Not every citizen-shot video of police results in a ‘gotcha’

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I love the proliferation of video and photo via smartphones for one very good reason — the number of average citizens out there with smartphones far outnumbers actual paid journalists. That means the potential for newsworthy events to be captured in video or photo is exponentially larger than what any media organization (even in past years of plush staffing) could ever capture on its own. And photos and video never — well, rarely — lie. Unless, of course, you’re Photoshopping photos of the president to make it look like he’s putting the wrong hand over his heart.

So when news broke of Worcester police confiscating liquor at a Liberty Republican party in Worcester last week I was pleased to see an attendee shot video of the raid — fairly extensive video, as it turns out. The video, posted by YouTube user FreeTheAgora, shows police interacting with partygoers and confiscating bottles of alcohol on the basis that the group did not obtain a liquor license. At one point, one of the organizers can be seen arguing that the alcohol wasn’t for sale, but that the group had asked attendees for a “donation.” An officer then produced what appeared to be a list of drinks and their prices obtained from the bar.

Judging from what appears to be comments from the man shooting the video, it seems the video was intended to show police in a bad light and that they’d violated the partygoers’ rights. The videographer at several points refers to the police “theft” and asks officers if they care to comment on their “theft.”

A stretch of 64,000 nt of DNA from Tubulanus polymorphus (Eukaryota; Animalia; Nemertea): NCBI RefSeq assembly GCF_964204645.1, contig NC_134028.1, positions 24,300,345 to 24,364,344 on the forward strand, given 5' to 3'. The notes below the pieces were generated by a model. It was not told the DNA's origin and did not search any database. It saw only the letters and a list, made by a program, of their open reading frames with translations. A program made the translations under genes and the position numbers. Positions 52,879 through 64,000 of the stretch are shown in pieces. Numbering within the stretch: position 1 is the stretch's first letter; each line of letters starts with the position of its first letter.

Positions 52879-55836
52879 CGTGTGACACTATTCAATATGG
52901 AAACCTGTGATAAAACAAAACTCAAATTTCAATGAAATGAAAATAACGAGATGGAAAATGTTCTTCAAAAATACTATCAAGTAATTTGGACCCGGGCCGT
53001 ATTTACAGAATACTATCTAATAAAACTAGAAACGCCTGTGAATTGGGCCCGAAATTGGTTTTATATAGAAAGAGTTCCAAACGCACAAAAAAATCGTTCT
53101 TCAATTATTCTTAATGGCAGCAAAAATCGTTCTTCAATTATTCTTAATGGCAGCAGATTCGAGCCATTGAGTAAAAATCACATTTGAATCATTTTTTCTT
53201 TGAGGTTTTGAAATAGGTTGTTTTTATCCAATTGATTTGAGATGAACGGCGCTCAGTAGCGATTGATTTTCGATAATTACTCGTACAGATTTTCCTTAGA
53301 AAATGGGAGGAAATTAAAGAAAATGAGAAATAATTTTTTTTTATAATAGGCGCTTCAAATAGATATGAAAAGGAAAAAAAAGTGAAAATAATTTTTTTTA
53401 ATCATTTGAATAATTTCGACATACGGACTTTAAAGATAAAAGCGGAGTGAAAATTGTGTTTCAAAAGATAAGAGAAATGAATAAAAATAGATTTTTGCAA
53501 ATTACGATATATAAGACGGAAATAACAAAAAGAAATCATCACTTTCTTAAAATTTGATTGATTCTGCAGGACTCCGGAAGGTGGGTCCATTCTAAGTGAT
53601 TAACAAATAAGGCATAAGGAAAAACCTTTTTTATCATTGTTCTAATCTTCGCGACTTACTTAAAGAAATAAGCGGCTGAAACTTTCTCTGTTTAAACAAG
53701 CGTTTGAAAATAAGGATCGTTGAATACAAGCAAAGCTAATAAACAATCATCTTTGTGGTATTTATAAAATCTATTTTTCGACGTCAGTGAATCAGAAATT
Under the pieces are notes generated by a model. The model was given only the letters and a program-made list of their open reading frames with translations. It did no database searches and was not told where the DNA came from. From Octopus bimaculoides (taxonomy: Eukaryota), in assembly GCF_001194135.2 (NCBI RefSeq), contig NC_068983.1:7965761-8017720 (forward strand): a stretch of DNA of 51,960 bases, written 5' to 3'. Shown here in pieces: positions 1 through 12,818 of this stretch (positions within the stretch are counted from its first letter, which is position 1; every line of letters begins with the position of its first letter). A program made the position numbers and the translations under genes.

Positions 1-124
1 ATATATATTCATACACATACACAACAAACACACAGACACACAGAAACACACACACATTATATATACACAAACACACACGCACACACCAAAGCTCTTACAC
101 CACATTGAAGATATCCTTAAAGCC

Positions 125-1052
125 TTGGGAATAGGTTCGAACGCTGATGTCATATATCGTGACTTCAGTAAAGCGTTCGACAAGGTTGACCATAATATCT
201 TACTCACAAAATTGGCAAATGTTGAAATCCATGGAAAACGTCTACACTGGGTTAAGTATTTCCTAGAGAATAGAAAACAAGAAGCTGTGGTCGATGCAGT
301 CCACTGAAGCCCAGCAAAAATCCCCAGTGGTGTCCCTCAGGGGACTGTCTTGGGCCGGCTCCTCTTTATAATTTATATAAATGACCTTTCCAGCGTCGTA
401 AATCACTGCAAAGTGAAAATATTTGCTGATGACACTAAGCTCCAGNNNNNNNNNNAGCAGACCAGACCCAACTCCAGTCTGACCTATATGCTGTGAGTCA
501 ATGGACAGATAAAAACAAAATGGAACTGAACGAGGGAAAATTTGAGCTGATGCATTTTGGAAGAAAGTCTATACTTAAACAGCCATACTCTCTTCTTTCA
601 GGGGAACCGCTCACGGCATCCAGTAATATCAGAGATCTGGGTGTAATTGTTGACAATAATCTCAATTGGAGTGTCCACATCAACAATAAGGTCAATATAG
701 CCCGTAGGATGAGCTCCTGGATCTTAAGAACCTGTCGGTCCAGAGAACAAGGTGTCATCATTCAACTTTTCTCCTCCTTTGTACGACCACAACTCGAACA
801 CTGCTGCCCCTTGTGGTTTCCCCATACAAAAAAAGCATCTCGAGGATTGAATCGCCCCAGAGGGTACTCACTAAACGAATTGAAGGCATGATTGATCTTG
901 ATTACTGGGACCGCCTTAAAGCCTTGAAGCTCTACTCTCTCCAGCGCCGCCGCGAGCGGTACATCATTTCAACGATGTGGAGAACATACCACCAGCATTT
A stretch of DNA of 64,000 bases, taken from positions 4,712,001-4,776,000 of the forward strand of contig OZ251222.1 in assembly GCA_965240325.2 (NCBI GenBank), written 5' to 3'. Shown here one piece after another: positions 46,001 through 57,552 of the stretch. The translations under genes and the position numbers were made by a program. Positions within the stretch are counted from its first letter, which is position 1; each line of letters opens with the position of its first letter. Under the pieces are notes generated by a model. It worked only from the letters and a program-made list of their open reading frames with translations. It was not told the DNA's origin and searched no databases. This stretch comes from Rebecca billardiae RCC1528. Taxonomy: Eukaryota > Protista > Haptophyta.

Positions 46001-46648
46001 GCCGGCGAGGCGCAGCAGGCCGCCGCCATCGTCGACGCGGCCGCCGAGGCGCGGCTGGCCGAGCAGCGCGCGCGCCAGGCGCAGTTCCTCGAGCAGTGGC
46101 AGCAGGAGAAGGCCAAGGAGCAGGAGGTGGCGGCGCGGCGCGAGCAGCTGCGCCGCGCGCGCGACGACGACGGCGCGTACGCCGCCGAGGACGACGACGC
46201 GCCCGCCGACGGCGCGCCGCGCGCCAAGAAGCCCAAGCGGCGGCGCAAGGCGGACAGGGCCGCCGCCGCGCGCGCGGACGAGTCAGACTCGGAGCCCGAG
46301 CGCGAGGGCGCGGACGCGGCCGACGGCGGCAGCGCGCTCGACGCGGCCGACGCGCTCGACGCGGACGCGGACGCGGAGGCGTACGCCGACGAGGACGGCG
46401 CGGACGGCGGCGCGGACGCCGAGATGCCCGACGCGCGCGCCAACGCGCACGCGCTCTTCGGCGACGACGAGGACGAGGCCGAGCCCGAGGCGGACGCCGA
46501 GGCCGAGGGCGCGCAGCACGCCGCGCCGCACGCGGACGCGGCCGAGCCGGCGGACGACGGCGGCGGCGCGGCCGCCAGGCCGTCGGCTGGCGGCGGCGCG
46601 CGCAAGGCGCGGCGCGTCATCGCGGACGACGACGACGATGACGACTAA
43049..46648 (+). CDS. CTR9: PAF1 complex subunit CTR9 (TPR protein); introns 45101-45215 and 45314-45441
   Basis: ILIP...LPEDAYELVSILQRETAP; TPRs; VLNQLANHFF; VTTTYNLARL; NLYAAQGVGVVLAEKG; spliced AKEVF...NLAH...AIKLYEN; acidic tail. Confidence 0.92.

But even the editorial spin the videographer appears to be trying to put on this can’t overshadow what you’re actually seeing — which is officers who appear to be acting very professional and tolerating having a camera shoved within inches of their faces at times. True, they certainly seemed to know they were being videoed and perhaps that impacted how they conducted themselves, but the end result was a documentation of police doing their jobs with little room for reproach.

I think I get the point of view of the partygoers — that they don’t feel the police had the right to come into a private function and confiscate personal property. But whether you agree with the law or not, the fact is that a liquor license is required for the sale of alcohol and the organizers of this event appeared to have none.

In this case, the video may not have told the story organizers at the event wanted to tell. It did, however, serve a journalistic purpose. It documented what actually happened. And there’s real value to that.